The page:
ASEAN’s Ticking Time Bomb – KSInsights May 2024

Published on 05 Jun 2024

While in Jakarta over the weekend, I was struck by a headline in The Jakarta Post: “With 10 million jobless youths, Indonesia’s demographic dividend is at risk.” The article highlighted the plight of Benedictus, a 23-year-old IT graduate unable to find employment due to a skills mismatch—a common issue across the region.

Just days ago, I addressed 150 emerging leaders in Malaysia, participants of the Malaysia Future Leaders School, a program under the Prime Minister’s Department. I recounted the story of Aina, a Malaysian chemistry graduate who ended up working as a cashier at a fast-food chain. Her story went viral on TikTok in 2022, and by 2023 she was promoted to assistant manager. This, however, underscores the underemployment crisis—Aina’s qualifications far exceed her job role.

The room fell silent as I shared Aina’s story, underscoring the dire situation. Youth unemployment in ASEAN averages around 10-15%, but the bigger issue is underemployment, for which reliable data is scarce. This is a ticking time bomb with potential to devastate economies, leading to lower tax revenues, increased appeal of far-right populism, and widespread mental health issues. We risk creating a lost generation, much like what happened in parts of Europe.

With 11 years of experience in tackling youth unemployment through capacity building and writing extensively on the issue, I’ve seen the problem worsen. Causes are multifaceted: skills mismatch between academia and industry, inadequate education and training, and a preference for gig jobs among some youths. Recently, AI has added to the anxiety, with some attributing job losses to technologies like ChatGPT, though evidence remains inconclusive.

Traditional policy prescriptions include upgrading technical and vocational education and training (TVET), enhancing entrepreneurship education, and fostering better collaboration between academia and industry. However, it’s time for a more radical approach: a job guarantee program. The idea is simple: if you want a job, the government will provide one.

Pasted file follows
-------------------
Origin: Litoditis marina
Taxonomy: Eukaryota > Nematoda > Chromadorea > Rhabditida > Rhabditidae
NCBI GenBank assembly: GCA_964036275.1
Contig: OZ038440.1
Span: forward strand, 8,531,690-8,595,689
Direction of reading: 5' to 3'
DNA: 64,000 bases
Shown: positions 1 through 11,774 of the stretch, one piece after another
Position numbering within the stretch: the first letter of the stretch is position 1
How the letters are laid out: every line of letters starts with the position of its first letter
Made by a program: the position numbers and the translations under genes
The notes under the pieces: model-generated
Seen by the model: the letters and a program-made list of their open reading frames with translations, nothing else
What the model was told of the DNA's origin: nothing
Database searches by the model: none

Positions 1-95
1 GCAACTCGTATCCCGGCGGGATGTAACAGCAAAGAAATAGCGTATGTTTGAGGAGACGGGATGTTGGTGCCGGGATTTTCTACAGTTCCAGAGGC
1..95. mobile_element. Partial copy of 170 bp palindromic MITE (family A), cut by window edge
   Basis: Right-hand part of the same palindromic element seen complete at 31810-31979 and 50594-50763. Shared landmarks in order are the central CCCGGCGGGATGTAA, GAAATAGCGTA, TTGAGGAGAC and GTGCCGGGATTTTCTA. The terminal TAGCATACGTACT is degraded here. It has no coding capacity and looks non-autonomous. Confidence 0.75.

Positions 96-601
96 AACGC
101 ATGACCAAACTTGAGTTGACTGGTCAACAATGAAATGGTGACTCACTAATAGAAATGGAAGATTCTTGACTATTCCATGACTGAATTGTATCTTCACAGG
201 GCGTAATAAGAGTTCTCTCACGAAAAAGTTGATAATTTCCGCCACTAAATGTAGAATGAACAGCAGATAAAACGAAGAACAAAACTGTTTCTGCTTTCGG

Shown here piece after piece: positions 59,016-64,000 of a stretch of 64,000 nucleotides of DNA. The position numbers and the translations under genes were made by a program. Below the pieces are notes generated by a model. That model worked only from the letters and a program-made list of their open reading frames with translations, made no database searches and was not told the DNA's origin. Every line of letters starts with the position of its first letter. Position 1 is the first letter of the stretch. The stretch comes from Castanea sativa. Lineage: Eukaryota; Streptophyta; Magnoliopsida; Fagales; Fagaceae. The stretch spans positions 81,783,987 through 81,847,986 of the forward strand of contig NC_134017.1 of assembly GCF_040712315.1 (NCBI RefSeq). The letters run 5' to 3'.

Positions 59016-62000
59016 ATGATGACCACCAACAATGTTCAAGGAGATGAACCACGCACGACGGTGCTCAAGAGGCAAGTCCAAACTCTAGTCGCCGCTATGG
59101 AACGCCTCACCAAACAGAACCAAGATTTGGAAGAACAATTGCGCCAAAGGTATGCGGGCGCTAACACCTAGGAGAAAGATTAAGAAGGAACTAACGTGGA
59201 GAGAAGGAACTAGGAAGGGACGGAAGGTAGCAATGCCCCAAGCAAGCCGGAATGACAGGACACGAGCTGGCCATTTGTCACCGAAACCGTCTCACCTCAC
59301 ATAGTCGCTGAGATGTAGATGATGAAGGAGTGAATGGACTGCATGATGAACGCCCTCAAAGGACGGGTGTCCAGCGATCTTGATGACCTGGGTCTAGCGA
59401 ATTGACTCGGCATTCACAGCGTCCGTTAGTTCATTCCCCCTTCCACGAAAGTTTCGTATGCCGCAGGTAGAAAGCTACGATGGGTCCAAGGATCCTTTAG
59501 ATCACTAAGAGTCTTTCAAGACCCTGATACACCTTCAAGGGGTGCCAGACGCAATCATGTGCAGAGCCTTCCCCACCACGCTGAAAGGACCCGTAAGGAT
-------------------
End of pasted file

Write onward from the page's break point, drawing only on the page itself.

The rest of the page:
Such programs would be federally funded but locally administered through a “job bank” system. Jobs could range from public facility maintenance and reforestation to childcare, youth social work, and elderly healthcare support. These roles typically fall outside the private sector’s remit, avoiding market crowding. The program would offer a living wage with social security, potentially pressuring the private sector to improve salaries.

In a previous article, I estimated the cost of a job guarantee in Malaysia: a monthly salary of RM2,500 plus RM500 for training, covering 600,000 unemployed persons, would amount to RM21.6 billion—about 5.5% of the 2024 Budget. Though not cheap, its economic impact could be transformative, effectively eliminating youth unemployment. This challenges the orthodox economic notion of a “natural rate of unemployment”—we don’t accept a small percentage without healthcare or education, so why accept it for employment?

This approach surpasses wage subsidies or unemployment benefits. Some may see it as reminiscent of Soviet-era communism, but similar programs have been implemented successfully: India’s National Rural Employment Guarantee Act, Austria’s successful Marienthal experiment, Argentina’s Plan Jefes y Jefas, and South Africa’s Expanded Public Works Programme (EPWP).

It’s time to think boldly: an ASEAN Job Guarantee could potentially eliminate youth unemployment. This isn’t a silver bullet or a primary policy tool, but the government should seriously consider its role as an employer of last resort. By stepping in to provide jobs when the private sector cannot, governments can ensure that everyone willing to work has an opportunity.

Returning to the Malaysia Future Leaders School, the young participants looked terrified at the grim statistics. However, I emphasised that every crisis brings opportunity. The economic centre of gravity is shifting from the West to Southeast Asia, with emerging sectors like ageing, green, and digital economies poised to create jobs for young people.

Ignoring this ticking time bomb is not an option. We cannot risk the futures of Aina, Benedictus, and countless others.


Date

05 Jun 2024